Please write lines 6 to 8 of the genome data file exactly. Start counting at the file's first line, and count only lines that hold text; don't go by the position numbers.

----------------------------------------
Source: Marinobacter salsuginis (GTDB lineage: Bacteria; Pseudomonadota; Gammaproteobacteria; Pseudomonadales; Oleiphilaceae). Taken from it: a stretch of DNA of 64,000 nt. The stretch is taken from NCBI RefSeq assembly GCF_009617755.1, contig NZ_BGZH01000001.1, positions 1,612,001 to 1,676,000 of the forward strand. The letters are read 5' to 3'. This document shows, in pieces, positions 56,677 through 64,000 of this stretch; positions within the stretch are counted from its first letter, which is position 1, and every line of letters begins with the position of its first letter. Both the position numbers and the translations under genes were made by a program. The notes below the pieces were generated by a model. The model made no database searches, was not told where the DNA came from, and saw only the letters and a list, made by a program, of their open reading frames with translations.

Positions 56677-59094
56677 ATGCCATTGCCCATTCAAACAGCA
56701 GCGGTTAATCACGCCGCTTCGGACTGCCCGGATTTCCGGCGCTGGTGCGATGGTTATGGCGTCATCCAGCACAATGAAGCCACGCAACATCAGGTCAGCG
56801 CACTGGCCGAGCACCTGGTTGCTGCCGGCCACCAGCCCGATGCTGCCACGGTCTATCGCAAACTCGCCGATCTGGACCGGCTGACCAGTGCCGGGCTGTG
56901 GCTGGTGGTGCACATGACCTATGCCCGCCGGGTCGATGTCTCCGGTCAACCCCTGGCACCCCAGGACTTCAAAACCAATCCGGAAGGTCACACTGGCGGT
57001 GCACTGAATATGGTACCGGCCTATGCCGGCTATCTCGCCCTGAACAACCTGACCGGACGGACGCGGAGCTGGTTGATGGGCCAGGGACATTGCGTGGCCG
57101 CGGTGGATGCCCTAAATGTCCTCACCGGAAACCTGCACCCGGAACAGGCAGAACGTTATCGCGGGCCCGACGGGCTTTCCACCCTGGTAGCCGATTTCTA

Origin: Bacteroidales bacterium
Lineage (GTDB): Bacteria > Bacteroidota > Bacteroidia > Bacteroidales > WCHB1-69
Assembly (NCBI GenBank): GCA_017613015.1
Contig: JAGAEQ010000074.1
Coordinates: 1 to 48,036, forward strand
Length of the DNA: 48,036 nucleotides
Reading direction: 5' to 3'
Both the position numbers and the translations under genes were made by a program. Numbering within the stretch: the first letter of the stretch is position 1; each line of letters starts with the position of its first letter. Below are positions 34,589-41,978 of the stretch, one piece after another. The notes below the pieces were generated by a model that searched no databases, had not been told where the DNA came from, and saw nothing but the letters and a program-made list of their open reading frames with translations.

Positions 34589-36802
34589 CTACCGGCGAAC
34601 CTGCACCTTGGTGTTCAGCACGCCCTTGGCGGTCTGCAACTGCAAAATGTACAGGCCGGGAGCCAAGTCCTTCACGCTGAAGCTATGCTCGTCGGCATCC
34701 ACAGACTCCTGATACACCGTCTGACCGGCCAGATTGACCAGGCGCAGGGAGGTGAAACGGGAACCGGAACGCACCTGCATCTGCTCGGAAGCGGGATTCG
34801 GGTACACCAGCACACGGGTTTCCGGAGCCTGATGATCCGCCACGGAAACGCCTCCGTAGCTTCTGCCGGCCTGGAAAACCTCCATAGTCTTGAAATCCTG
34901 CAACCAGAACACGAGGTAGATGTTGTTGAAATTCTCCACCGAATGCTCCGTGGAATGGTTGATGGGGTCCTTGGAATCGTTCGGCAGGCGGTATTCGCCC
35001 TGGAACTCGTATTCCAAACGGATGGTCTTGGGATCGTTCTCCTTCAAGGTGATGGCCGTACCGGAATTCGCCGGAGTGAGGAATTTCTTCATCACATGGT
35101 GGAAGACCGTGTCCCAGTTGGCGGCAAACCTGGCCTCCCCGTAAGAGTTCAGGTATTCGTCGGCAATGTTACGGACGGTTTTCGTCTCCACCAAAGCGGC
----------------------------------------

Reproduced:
56901 GCTGGTGGTGCACATGACCTATGCCCGCCGGGTCGATGTCTCCGGTCAACCCCTGGCACCCCAGGACTTCAAAACCAATCCGGAAGGTCACACTGGCGGT
57001 GCACTGAATATGGTACCGGCCTATGCCGGCTATCTCGCCCTGAACAACCTGACCGGACGGACGCGGAGCTGGTTGATGGGCCAGGGACATTGCGTGGCCG
57101 CGGTGGATGCCCTAAATGTCCTCACCGGAAACCTGCACCCGGAACAGGCAGAACGTTATCGCGGGCCCGACGGGCTTTCCACCCTGGTAGCCGATTTCTA